Despite Betsy DeVos’s rescinding of several different pieces of guidance for Title IX, Knox College’s Title IX policies will not undergo any changes. According to Title IX Coordinator Kim Schrader, the process will still be prompt and equitable and legally compliant to all guidance and state laws in effect.
DeVos revoked the 2011 Dear Colleague Letter and the 2014 Q&A Document, which were two pieces of guidance put in place under the Obama administration. However, the guidance never underwent the proper steps to become legislation, so it was easily repealed and replaced with a new Q&A Document on Sept. 22, which reverts back to the guidance put in place in 2001.
According to this guidance, schools can choose which evidentiary standard they will choose to implement in their policies: the preponderance of evidence or clear and convincing evidence. Preponderance of evidence, according to Schrader, only needs a slim margin of evidence for a ruling to be made. Clear and convincing needs a larger amount of evidence in order to find somebody guilty of violating policies.
“I think that part of the shift has been in making sure that Title IX is enforcing equity to everyone who is involved in the process, so there are some people who believe that having a higher evidentiary standard is a more equitable way to determine whether or not a policy has been violated; there are people who believe it should be the lowest possible standard based on the type of offense that it is,” Schrader said.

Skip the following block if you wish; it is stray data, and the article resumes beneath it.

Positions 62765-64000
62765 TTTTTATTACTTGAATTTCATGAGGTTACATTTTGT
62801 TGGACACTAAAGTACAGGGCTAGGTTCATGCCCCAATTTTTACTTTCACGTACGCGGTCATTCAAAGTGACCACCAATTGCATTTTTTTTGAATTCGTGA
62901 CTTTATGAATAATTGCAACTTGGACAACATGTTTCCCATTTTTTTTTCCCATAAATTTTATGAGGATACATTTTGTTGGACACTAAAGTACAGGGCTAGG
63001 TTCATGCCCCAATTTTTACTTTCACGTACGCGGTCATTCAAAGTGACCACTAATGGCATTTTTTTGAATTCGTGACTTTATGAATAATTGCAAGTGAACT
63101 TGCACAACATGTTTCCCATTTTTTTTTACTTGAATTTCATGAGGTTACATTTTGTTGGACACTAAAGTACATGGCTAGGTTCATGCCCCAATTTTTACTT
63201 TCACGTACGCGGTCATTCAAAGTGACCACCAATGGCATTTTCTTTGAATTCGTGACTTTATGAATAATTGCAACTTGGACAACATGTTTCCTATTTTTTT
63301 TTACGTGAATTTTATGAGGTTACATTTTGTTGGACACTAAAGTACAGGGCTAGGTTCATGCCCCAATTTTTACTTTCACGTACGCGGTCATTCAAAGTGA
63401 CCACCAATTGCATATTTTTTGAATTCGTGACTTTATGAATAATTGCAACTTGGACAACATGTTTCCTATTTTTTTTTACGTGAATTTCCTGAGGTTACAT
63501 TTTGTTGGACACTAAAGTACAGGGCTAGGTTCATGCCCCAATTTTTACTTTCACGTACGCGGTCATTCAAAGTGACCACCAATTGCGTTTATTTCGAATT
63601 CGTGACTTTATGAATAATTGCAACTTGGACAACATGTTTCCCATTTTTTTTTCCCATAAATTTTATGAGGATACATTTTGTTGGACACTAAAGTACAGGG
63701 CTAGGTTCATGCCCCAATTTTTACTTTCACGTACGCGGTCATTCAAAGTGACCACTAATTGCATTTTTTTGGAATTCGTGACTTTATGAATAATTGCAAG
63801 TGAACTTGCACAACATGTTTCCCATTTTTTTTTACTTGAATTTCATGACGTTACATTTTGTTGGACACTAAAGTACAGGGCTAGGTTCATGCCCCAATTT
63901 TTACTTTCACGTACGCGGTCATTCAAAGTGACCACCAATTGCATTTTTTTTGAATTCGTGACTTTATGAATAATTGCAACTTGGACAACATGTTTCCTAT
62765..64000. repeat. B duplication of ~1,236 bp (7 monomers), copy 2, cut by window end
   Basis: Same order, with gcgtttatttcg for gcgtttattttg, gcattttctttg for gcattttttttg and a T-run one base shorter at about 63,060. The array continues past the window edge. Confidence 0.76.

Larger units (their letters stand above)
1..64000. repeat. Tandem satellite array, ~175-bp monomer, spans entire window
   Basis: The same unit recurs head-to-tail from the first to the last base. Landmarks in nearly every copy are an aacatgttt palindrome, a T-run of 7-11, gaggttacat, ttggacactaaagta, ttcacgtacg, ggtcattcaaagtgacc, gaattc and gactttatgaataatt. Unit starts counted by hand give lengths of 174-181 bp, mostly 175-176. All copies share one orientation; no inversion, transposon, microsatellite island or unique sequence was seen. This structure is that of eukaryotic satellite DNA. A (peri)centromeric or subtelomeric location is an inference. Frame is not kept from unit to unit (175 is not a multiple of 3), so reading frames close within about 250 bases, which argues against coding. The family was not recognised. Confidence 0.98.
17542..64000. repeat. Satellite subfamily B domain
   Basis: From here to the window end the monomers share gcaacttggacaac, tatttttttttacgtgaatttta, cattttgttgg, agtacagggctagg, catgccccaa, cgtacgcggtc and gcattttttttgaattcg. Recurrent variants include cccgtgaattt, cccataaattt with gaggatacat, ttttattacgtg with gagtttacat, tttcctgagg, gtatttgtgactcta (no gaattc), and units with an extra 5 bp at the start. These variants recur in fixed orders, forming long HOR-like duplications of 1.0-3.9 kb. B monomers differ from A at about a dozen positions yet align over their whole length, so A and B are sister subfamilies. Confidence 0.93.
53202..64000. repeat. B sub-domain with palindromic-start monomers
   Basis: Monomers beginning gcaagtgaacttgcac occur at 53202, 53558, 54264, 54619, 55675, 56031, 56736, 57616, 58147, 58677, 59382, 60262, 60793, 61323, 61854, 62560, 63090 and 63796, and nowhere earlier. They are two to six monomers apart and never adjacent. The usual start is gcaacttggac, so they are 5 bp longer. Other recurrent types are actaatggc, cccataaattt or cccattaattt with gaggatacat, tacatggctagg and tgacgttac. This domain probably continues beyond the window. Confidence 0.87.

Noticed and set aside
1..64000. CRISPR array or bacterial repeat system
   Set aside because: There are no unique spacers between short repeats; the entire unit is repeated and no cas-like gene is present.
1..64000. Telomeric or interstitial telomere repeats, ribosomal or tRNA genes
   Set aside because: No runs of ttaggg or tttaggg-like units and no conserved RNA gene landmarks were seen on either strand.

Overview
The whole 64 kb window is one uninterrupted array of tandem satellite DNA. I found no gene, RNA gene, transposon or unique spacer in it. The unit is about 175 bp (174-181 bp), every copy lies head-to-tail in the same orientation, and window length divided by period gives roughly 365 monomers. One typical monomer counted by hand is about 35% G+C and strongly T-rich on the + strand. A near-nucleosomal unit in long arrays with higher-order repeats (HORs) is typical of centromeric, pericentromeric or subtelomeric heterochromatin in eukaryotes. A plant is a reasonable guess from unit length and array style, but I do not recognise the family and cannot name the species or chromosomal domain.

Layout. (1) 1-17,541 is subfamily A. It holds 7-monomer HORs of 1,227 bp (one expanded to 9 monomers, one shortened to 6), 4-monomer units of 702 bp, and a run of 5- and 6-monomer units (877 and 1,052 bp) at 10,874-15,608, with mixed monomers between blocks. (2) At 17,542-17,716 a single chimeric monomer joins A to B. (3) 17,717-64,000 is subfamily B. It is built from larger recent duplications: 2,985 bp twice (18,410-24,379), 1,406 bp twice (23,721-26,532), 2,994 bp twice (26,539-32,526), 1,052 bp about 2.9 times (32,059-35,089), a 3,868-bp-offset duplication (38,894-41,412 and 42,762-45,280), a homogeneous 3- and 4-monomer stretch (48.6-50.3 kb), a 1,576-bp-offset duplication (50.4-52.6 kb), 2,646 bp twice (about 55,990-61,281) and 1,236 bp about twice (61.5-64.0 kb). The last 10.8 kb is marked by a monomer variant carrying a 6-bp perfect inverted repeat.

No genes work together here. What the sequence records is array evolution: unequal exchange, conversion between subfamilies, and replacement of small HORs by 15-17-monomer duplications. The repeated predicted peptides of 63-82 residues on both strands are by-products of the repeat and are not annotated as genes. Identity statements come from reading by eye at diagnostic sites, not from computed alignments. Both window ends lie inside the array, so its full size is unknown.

However, Knox adheres to the Illinois Preventing Sexual Violence in Higher Education Act, which requires colleges to use the preponderance of evidence standard in their policies. In that regard, the policies won’t change.
They will also still be prompt and equitable, in accordance to the Clery Act and the Illinois Preventing Seuxal Violence in Higher Education Act.
In relation to the campus climate and attitude, Schrader doesn’t see DeVos’s actions as changing anything. Title IX’s core values have not changed.
“I have a hard time believing that the core mandates of Title IX will ever be erased and I’m not sure that’s a world I want to live in if those core mandates are ever erased,” she said. “I think it’s incumbent on us to create the culture we want to be a part of and for us that remains respectful which people do have the right to an environment that is free from discrimination and harassment. I feel like that’s the culture that we are working to build and to be a part of.”